As you can probably tell, I have about as much respect for cookie-cutter hard-boiled as I do for most cozies—although, as with cozies, there is some great hard-boiled fiction, beginning with Raymond Chandler, who essentially invented it. The really good news, though, is that the world of mysteries is MUCH larger than these two sub-genres. For example, at Partners & Crime, we sold very few traditional cozies, a lot of hard-boiled (to both men and women), and an enormous amount of British or “British-style” fiction, which is defined (for me) by an emphasis on character and—particularly—prose; these books tend to have a distinctive narrative voice, whereas with a fair amount of American mystery fiction, particularly very successful mystery fiction (John Grisham and Dan Brown, for example) the author is essentially invisible, the narrative voice acting as the equivalent of a white gallery wall setting off the work of art—in this case, the story. Still thinking about that wall (and REALLY laboring this metaphor), a British-style mystery has wallpaper. The painting is still there, you can still see and enjoy the painting, but it’s only part of the visual experience. The painting (the plot) is to some extent having a dialogue with the wallpaper (the prose).
These books also tend to have a keen sense of history, even when they have contemporary settings. P.D. James’s Adam Dalgliesh, for example, has been haunted over fourteen books by the image of his mother’s arm, blown off by a bomb during the London Blitz. That sense of history does come up in some American books: Michael Connelly’s Harry Bosch, for example, was shaped by his experiences as a tunnel-rat during the Vietnam War. But for the most part, the path between the past and the present belongs to the Brits: Most American mystery fiction does not look back.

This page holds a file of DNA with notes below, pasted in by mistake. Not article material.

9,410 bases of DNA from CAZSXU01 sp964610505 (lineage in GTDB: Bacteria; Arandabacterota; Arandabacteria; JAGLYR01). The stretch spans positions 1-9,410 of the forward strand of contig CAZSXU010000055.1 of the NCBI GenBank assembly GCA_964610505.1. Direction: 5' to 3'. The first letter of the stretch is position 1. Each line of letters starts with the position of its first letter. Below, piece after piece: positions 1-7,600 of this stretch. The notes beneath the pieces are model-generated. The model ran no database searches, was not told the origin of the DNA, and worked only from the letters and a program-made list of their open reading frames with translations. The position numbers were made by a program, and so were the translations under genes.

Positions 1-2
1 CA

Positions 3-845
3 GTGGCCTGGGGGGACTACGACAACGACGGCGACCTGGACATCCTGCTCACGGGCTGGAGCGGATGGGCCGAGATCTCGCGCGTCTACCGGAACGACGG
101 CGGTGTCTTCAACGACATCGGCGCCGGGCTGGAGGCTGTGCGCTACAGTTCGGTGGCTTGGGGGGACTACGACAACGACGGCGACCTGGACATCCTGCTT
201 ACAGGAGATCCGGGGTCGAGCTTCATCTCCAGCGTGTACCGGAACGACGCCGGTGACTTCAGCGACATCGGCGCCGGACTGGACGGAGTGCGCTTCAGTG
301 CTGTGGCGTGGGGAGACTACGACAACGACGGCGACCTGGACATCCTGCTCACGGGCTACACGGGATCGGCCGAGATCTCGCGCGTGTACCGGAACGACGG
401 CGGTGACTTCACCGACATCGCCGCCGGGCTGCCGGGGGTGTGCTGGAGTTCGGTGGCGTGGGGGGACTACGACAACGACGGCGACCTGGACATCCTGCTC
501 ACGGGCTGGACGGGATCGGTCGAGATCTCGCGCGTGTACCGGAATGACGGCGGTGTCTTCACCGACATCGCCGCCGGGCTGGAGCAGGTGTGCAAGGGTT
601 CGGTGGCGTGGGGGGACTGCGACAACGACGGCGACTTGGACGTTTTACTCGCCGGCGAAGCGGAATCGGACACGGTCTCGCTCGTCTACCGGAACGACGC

Another sub-genre that has become quite significant over the past few decades is foreign mysteries. Scandinavian mysteries have of course been hugely popular for the past eight years or so, beginning with Henning Mankell’s “Kurt Wallender” series, and then exploding with the publication of Steig Larsen’s “Girl with the Dragon Tattoo” trilogy. Before the passion for the Scandinavians took hold there was something of a vogue for both Japanese and Spanish mystery fiction. In general, the foreign stuff tends to appeal to both men and women: It often combines elements of American-style hard-boiled (a distinctly dark tone, a professional crime-solver for a hero, a certain amount of violence) with both an elegance of prose and the eye to the past that somehow “soften” the violence and lighten the darkness, making the books accessible to a wider audience.
BB: How long have you been selling to Bas Bleu? How was that relationship born?
MT: I’ve been selling books to Bas Bleu since late 2006, the first year F&M was in business. We had had a real success, both critically and in terms of sales, with a book called Death in the Garden, by Elizabeth Ironside. NPR named it one of the twelve best books of the year, the Washington Post said it was reminiscent of Dorothy Sayers, etc. Late in the year I met Charles Edmondson, then the co-owner of Bas Bleu, at an auction, and we started chatting. I told him that I published mysteries, and he said that his wife, Eleanor, who did all the book-selection for the catalog, was not a mystery fan. I said I thought she might, nevertheless, like Death in the Garden, and I gave Charlie a copy I happened to have with me. Eleanor wound up loving it, and she and Charlie bought it for Bas Bleu—the first mystery they had ever carried, I believe. And that was the beginning of a beautiful friendship.
BB: Our thanks to Maggie for chatting with us and, more important, for publishing fantastic books that keep us occupied into the wee hours of the night! Be sure to keep your eyes peeled for four new (to Bas Bleu) titles from Felony & Mayhem in our Fall 2013 catalog: Michael McDowell’s delightful Jack and Susan trilogy and the Scotland-based gothic thriller Naming the Bones, by Louise Welsh.